the same is expected to grow from 46 million to 59 million. Thus, the absolute size of
rural India is expected to be double that of urban India.

Hindustan Lever Limited

Meeting Everyday Needs of People Everywhere
Hindustan Lever Limited (HLL) is India's largest fast moving consumer goods company,
with leadership in Home & Personal Care Products and Foods & Beverages. HLL's
brands, spread across 20 distinct consumer categories, touch the lives of two out of three
Indians. They endow the company with a scale of combined volumes of about 4 million
tonnes and sales of Rs.10,000 crores.
The leading business magazine, Forbes Global, has rated Hindustan Lever as the best
consumer household products company. Far Eastern Economic Review has rated HLL as
India’s most respected company.
The vision that inspires HLL's 32,400 employees (40,000 including Group Companies),
including about 1,425 managers, is to “meet everyday needs of people everywhere - to
anticipate the aspirations of our consumers and customers and to respond creatively and
competitively with branded products and services which raise the quality of life.” This
objective is achieved through the brands that the company markets.
It is an ethos HLL shares with its parent company, Unilever, which holds 51.55% of the
equity. A Fortune 500 transnational, Unilever sells Foods and Home and Personal Care
brands through 300 subsidiary companies in about 100 countries worldwide with products
on sale in a further 50.

Business Growth of HLL


Highlights of HLL Marketing Strategy.

There was an interview conducted with Mr. Shubramanyam Bhattacharya who is the Sales
Team Manager of HLL Belapur Branch. He highlighted on the following points connected
to rural markets where HLL serves. He said firstly that:-

Mission of HLL :- To Make it products reach to the consumer where he wants it. The
product must be such that impacts daily life and change their living standards. Their main
purpose is to provide hygienic conditions to rural consumers and upgrade their standards
with their products .

The goal is to reach 2,35,000 villages, up from the current 85,000; 75 per cent of the
population, up from 43 per cent today; and a message reach of 65 per cent, up from the
current television reach of 33 per cent. The company is expressly aiming at reaching
villages with populations less than 2,000. The rural penetration exercise is going to be
complemented by a 15-per cent hike in advertisement expenditure. HLL is trying to reach
the potential market of 75% of rural areas. This is possible only if the disposable income
in the hands of rural consumer is increased. The GDP is 26% currently of rural areas and
is need to be increased. Currently rural consumers spend 6% on household’s products
which are produced by HLL. This should be increased to 8% . This growth is possible
only with increasing disposable income of rural consumer. The Rural people need to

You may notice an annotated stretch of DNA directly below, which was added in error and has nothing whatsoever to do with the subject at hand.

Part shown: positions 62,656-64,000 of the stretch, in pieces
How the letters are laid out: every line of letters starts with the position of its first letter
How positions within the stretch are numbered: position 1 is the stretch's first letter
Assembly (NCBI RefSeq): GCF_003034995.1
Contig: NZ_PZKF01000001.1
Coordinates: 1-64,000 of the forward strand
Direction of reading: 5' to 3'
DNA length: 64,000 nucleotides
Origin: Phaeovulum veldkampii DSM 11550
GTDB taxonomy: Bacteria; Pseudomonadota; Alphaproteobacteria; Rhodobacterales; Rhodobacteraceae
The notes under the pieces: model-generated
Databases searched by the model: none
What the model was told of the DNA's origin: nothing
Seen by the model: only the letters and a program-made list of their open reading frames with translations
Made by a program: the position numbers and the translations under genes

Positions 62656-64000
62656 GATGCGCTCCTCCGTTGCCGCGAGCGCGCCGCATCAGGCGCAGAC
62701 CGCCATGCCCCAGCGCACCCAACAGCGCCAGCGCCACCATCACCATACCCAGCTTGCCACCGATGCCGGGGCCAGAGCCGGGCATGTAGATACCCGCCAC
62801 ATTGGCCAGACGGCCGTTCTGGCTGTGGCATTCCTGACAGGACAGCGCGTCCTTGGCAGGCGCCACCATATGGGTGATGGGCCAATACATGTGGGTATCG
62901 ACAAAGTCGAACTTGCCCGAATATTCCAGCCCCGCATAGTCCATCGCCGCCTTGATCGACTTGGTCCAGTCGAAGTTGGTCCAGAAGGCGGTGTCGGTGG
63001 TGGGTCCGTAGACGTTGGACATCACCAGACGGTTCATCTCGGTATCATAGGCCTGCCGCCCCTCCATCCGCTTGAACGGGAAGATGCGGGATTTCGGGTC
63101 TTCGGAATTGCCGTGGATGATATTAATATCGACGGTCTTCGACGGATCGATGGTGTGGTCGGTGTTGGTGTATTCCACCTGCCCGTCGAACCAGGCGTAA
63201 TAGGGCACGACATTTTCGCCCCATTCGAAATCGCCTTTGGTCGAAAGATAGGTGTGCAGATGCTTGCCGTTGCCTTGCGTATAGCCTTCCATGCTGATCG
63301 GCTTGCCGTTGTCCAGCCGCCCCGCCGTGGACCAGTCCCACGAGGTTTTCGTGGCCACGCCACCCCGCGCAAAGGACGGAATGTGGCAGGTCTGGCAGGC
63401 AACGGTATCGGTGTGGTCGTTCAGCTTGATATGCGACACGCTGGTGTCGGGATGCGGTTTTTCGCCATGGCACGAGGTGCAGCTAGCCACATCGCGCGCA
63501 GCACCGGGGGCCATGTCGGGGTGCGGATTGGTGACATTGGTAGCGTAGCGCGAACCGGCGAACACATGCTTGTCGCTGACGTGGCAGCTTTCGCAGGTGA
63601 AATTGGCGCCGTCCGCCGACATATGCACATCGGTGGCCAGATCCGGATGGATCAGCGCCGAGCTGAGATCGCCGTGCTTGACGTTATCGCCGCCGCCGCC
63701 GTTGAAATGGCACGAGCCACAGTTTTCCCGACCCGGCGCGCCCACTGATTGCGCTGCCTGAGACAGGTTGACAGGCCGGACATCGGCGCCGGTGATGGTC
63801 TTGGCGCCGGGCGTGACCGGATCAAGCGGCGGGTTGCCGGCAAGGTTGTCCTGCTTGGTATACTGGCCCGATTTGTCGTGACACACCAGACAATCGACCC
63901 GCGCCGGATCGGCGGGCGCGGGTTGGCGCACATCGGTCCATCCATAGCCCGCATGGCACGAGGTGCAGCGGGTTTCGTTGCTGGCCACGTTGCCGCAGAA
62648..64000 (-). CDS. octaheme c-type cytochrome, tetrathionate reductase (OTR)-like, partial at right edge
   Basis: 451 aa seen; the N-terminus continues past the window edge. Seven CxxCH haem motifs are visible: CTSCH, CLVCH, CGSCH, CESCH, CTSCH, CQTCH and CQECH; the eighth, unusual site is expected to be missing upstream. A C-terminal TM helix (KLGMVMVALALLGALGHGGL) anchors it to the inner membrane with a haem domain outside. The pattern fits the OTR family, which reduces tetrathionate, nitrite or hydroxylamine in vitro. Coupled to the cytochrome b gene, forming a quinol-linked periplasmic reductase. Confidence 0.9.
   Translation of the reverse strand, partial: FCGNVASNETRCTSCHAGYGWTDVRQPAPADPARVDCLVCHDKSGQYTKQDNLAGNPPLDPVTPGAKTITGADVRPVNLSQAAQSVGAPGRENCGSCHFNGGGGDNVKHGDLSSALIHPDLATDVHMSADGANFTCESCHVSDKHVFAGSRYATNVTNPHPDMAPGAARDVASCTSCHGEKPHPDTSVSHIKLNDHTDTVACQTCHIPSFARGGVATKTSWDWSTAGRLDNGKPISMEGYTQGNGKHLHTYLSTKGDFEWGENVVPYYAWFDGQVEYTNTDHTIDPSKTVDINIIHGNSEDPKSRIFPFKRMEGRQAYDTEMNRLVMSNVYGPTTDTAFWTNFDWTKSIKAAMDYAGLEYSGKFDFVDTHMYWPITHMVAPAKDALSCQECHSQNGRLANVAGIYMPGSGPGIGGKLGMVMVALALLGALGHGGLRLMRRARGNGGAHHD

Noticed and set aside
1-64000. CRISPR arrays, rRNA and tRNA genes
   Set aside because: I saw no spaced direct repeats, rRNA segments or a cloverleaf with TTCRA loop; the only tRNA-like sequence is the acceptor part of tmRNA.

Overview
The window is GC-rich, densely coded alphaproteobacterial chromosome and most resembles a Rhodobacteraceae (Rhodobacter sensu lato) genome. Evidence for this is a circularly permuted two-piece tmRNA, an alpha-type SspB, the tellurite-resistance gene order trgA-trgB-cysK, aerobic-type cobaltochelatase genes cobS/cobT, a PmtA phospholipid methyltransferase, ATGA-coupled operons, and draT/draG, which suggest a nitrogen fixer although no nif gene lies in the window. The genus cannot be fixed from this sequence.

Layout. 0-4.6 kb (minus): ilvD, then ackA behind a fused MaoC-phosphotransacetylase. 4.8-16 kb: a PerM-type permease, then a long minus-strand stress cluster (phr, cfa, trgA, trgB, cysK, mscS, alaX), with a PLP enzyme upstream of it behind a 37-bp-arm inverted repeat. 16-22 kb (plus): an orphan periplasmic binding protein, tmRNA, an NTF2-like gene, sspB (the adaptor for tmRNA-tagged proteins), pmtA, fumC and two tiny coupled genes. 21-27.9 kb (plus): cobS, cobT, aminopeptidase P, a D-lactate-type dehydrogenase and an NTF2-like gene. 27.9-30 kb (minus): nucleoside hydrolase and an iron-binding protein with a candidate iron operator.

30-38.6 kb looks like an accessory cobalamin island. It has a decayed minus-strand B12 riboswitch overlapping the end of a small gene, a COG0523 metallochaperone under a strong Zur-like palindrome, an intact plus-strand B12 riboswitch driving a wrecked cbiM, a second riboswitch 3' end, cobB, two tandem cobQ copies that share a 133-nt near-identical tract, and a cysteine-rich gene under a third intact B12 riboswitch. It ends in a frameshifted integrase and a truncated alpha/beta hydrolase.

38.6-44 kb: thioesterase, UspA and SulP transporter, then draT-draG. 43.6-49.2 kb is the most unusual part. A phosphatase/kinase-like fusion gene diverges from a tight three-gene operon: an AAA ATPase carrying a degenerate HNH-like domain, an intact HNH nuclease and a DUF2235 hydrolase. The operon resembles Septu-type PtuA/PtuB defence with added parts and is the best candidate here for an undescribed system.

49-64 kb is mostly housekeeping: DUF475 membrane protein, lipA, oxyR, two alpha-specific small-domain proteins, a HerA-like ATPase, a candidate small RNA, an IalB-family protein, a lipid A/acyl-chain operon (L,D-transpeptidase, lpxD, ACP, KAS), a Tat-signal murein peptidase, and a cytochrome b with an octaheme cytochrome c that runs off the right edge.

channelize their aspiration needs combined with functional needs. In rural areas the
Functional Need takes the First Stage.

Rin Detergent powder


Rin is a very old and famous brand name for the detergent soups and even the detergent
powder. It cleans all the clothes nicely and has a very good smell. Now there is a new
detergent powder introduced by the same company and it is called as Rin Super detergent
powder. This detergent powder is much better than the previous one and is very effective
for cleaning the dirty clothes. I even use this powder for my washing machine, I soak all
my dirty clothes in a bucket using the Rin super detergent powder and after 20 minutes I
put it in the washing machine, just after 30 minutes the clothes get clean and come dried
from the machine and even the smell is very good.



As we know that HUL'S product is the most useful for every one.we use the product from
morning to till we has many varities of product which is used by every one from
the age of 5 to 60 years.but according to me teenegers (age 14 to 30) use the product the we know that there are three class of segments(upper , middle and
lower)according to the HUL has all these three segments because the price of
its product varies. they have the price accordingly.

Positioning is the act of designing the company’s offerings & image so that it occupies a
distinctive place in the mind of the target segment. Positioning involves:-

1) Identifying the unique feature of the product (USP) as well as the differences of the
offer vis-à-vis the competitors offer.

2) Selecting the differences that have greater competitive advantages

3) Communicating such advantage to the target audience.


Brand Positioning
Hindustan Unilever Limited, 51.6% subsidiary of Unilever Plc, is the largest FMCG
Company in the country, with a turnover of Rs118bn. The company’s business sprawls
from personal and household care products to foods, beverages, specialty chemicals and
animal feeds. The company has a dominating market share in most categories that it
operates in such as toilet soaps, detergents, skincare, hair care, color cosmetics, etc. It is
also the leading player in food products such as branded packaged tea, coffee, ice cream
and other culinary products.

The Marketing Mix & The 4 P's for the RIN Detergent

The Marketing Mix is the company’s “offer” to its target group. The Marketing Mix
consists of the so-called 4 P’s when we talk about physical products like the detergent
products and the 7 Ps when we talk about non-tangible products - services.
It is important for a company to mix the 4/7 Ps in a way that will satisfy its target group.

They company “Detergent” sells organically grown FMCG products, for the consumer
who likes to take care of him or herself. We are talking about so-called convenience
goods with a short durability at relatively low prices.

• Surf Excel,

• sun light,

• Rin,

• Wheel & Ala bleach


• Vim

The Detergent prices are low/ medium. Based on where you by them ore what you
buy. So the products are comparatively cheap which means that many can afford them.
It is important that the company knows its target group and knows what the target
group is willing to pay for the products. Of course, prices should always be com-
petitive. Therefore it is vital for the company to have information about competitor’s